As with any motorized vehicle, wheel brakes are extremely important for the safety and control of an aircraft. When landing, they can help slow down the aircraft to safer speeds for stopping, as well as help pilots navigate the aerodrome with steering, taxiing, parking, and more. Most aircraft braking systems are operated through hydraulic pressure, and pilots can utilize the system with pedals, though some may feature separate hand levers as well. Sometimes, due to the size and weight of aircraft, powered braking systems can aid a pilot in slowing down the aircraft when the pedals are not enough. There are various types of aircraft brakes to help with slowing down and controlling the vehicle, which we will discuss below.


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Helicopters have come a long way since their creation in Germany during WWII. We have seen the emergence and evolution of helicopters for attack, transport, observation, utility, and beyond. Despite the multiple applications that helicopters can serve, they often use the same types of landing gear. The most common landing gear for helicopters includes wheels, skids, and floats. In this blog, we will discuss the three main types of landing gear and what their differences are.


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Many people nowadays have flown in an aircraft at some point in their life. They may gaze from their seat as the wings glide through the sky, see the engines spin fast during takeoff, or maybe watch a movie on a provided screen on the seat in front of them during their flight. Others may be fascinated by the many tools and electronics they see in the captain’s cockpit as they enter and exit the plane. All of these are things that make up the planes that we are familiar with, but there are actually millions of small and large aircraft parts that all come together to make these grand machines. And with all of these parts, the need to eventually repair or replace comes with time.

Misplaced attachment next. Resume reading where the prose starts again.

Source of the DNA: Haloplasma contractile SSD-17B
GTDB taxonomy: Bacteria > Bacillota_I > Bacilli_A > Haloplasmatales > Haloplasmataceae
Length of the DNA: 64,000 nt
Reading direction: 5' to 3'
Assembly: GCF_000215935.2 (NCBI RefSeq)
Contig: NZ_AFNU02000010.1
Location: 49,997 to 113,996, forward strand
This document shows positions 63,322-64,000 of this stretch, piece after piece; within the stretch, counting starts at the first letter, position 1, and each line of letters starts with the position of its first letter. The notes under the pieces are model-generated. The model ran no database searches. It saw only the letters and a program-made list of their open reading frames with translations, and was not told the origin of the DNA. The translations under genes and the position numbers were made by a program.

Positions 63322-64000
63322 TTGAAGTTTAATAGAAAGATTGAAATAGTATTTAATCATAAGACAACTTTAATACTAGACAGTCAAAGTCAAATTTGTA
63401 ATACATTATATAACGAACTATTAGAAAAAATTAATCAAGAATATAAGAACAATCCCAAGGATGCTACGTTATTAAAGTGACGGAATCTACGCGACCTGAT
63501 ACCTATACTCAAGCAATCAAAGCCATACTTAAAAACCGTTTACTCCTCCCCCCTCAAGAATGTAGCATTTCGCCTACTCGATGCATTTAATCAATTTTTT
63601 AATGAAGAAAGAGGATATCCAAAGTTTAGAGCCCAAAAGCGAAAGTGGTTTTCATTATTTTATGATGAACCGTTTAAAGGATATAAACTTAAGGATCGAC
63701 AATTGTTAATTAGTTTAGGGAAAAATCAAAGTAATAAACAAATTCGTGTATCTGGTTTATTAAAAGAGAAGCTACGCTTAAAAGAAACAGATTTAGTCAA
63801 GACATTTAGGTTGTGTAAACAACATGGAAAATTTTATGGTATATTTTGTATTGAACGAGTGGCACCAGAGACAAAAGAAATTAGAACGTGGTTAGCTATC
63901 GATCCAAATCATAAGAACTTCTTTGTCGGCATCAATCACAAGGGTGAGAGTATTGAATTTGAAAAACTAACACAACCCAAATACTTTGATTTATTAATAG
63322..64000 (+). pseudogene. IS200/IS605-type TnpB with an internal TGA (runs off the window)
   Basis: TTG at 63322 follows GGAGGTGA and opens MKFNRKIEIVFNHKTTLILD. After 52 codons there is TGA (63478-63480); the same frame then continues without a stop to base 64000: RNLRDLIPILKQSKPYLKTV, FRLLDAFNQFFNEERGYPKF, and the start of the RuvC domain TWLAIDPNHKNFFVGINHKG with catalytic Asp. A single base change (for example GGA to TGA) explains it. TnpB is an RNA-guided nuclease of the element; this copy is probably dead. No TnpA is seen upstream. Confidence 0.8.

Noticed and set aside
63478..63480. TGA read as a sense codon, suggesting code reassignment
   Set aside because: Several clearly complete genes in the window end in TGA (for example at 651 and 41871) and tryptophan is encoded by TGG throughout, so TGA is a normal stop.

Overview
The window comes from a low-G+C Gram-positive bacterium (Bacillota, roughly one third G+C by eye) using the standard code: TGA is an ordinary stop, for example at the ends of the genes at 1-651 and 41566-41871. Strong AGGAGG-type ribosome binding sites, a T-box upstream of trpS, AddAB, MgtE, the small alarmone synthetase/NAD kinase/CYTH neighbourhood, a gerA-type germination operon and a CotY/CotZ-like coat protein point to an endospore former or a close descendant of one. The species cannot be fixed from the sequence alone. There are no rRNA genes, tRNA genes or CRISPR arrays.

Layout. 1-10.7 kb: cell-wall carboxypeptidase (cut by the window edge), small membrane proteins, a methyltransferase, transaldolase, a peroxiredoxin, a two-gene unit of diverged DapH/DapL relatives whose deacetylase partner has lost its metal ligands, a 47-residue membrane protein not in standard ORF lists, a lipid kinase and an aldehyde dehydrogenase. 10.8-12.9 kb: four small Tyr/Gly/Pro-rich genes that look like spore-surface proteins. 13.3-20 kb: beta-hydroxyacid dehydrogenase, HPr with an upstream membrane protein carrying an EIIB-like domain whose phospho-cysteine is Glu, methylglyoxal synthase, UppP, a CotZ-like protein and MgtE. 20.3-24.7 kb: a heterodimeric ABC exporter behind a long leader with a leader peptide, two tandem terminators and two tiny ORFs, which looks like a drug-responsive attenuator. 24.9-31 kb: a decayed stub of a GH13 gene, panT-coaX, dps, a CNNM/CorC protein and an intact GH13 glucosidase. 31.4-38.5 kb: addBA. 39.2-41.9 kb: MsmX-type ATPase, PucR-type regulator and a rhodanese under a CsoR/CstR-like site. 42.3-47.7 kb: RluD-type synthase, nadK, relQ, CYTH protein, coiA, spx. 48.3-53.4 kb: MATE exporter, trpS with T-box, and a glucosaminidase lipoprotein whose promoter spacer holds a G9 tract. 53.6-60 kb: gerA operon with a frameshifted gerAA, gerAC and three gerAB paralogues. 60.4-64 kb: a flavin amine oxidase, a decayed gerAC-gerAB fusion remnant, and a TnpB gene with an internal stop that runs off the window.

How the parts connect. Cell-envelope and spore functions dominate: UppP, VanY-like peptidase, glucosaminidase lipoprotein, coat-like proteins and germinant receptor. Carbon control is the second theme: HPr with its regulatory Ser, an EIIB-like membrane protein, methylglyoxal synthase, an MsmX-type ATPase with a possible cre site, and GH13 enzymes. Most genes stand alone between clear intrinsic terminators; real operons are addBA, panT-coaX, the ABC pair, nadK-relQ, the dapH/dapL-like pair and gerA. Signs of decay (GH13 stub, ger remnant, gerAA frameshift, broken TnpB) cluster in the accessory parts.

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Jet engines are marvels of engineering. A symphony of tiny, intricate parts work in tandem to make an aircraft take flight. Although it's easy to be overwhelmed by the complexity of each moving part, the basic jet engine components are relatively simple. There are five main sections of an engine: the air inlet, the compressor, the combustor, the turbine, and the exhaust. This blog will provide some basic information on each of these.


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In aviation, the yaw axis is the direction the nose of the aircraft points in the left/right axis on a flat, horizontal plane. For conventional fixed-wing aircraft, yaw control is accomplished by a vertical stabilizer or rudder built into the tail of the aircraft, which steers the aircraft left or right much like a rudder steers a boat in the water. But helicopters don’t have rudders, so how do they achieve yaw control?


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